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Celiac Disease: Why Gluten Free?

Celiac disease involves the body’s immune response to derivatives of gluten a protein in wheat, rye, and barley. The prevalence of celiac disease in the United States is approximately 1 in 100 (1%). The disease occurs because the patient has the genetic make-up to react to gluten proteins causing an inflammatory reaction in the small intestine. The chronic inflammation can impair digestion and absorption of key nutrients resulting in a spectrum of disease. A celiac patient has the genetic component at birth, but many are not symptomatic or start reacting to gluten until later in life. When a patient develops symptoms varies among patients and can develop as late as 70 or 80 years of age. It is hypothesized that a trigger, often infection, can precipitate the inflammatory reaction.

Iron deficiency anemia, recurrent abdominal pain, constipation, diarrhea, mood changes, infertility, vitamin D and calcium deficiency, and multiple neurologic complaints are all presenting signs and symptoms of celiac disease. Dermatitis herpetiformis (the characteristic skin lesion), elevated liver enzymes, thyroid disease, irritable bowel syndrome, and diabetes have all been associated with celiac disease.

The American Gastroenterology Association supports the serologic testing of symptomatic patients who are high risk with the above aformentioned complaints or physical manifestations. The diagnostic test of choice with the highest yield given the specificity of 95% and sensitivity of 90-96% is Immunoglobulin A tissue transglutaminase (TTG). Given patients with celiac disease have immunoglobulin A deficiency, IgA level should be checked as well. If serologic testing returns positive gold standard for diagnosis includes small bowel biopsy obtained during esophagogastroduodenoscopy. It is very important that the patient must be on a gluten containing diet prior to the procedure to note if the inflammatory reaction is occurring.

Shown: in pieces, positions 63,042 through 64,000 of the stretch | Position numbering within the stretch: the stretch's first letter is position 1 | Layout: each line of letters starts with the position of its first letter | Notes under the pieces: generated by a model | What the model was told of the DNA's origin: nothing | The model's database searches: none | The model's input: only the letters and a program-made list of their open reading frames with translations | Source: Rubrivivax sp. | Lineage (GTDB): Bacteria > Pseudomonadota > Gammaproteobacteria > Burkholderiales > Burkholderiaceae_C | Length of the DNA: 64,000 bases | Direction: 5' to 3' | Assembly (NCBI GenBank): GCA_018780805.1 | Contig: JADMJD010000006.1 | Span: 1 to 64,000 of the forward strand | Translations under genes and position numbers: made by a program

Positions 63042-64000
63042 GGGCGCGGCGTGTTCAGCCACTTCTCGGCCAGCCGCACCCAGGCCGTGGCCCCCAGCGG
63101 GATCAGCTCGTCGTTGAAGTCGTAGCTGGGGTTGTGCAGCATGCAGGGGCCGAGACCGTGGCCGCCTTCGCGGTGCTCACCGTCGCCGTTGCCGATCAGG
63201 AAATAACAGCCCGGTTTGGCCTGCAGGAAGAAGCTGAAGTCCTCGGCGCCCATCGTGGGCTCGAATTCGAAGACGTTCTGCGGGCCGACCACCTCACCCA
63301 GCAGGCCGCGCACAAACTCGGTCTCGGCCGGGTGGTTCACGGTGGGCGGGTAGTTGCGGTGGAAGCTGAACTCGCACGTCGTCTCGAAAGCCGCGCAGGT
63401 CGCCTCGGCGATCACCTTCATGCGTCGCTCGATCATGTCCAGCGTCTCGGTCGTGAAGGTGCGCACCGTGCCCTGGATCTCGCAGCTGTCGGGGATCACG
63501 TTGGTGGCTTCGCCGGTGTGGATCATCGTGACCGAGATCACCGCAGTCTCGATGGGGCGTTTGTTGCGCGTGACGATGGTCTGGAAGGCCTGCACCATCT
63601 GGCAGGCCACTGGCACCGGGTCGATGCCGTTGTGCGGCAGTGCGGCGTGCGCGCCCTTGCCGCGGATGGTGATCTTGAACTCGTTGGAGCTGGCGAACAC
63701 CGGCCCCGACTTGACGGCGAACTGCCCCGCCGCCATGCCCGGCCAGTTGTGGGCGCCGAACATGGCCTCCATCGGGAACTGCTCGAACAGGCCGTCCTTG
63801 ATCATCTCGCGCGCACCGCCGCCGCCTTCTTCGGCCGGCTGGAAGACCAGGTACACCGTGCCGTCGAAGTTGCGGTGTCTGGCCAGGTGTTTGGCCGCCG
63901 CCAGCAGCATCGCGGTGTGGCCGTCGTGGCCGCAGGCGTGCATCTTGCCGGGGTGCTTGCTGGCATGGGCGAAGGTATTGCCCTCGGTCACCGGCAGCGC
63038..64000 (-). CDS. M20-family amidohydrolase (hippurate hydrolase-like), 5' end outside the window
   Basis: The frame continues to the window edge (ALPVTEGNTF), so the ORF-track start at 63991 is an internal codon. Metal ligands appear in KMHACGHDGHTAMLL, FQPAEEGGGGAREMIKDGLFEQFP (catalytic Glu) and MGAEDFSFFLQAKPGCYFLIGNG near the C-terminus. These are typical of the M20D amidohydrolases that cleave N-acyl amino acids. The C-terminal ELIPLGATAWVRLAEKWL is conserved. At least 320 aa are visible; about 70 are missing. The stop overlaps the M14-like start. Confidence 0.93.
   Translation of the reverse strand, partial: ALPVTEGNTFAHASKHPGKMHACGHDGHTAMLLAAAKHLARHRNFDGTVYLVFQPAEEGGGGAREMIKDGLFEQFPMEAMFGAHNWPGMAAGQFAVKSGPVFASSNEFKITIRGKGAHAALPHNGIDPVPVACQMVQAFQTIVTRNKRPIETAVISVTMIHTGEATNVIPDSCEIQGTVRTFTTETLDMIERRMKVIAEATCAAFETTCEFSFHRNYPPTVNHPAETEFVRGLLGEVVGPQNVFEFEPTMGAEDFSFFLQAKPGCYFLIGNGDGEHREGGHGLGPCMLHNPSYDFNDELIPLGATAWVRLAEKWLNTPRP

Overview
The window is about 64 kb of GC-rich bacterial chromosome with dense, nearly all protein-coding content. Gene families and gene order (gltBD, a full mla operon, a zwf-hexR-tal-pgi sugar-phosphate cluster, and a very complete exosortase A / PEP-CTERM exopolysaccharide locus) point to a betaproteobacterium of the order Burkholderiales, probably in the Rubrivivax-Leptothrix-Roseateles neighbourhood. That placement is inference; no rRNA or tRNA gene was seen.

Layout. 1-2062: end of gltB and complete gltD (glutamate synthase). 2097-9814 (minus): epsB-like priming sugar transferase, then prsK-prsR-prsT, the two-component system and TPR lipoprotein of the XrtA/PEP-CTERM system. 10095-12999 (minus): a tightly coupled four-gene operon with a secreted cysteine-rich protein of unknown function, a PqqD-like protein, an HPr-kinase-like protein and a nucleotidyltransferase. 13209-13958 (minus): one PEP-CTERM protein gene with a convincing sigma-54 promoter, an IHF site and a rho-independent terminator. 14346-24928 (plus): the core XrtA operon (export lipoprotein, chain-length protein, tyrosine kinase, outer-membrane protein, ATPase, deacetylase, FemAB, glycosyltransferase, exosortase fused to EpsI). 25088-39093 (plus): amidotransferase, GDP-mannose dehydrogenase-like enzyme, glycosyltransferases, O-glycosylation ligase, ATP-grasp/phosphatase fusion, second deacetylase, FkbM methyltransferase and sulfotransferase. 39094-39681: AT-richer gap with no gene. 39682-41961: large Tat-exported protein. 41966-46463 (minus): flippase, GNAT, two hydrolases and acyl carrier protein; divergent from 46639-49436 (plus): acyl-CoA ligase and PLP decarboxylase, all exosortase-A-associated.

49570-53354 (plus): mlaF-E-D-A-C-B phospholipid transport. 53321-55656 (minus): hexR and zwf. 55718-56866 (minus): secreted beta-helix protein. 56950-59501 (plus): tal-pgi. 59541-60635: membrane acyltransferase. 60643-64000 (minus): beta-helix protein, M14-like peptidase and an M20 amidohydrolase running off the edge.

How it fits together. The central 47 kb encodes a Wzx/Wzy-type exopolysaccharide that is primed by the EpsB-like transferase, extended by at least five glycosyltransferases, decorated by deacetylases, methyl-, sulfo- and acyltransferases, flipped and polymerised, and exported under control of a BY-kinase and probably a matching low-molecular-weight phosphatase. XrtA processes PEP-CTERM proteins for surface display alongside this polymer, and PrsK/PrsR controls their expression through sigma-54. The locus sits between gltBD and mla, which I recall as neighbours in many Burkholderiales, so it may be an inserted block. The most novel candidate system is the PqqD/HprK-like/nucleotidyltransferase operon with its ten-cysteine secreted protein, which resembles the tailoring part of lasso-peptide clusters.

Celiac disease requires a strict lifelong adherence to a gluten free diet. Gluten containing foods include: pastas, processed meats, breads, broth, marinades, and cereals just to name a few. Certain medications can contain gluten ingredients with gluten containing fillers in both prescription and over the counter medications. Dieticians with the expertise in gluten free diet and pharmacists often help to aid patients in making the appropriate lifestyle changes to ensure a gluten free diet. Treatment of nutritional deficiencies such as iron, B12, folate, and vitamin D are very important in preventing serious metabolic complications. Compliance to the gluten free diet is important in preventing small bowel lymphoma which is increased in patients with celiac disease.

For more information regarding celiac disease visit www.celiac.org or contact Dr. Echelmeyer at JCMG Gastroenterology.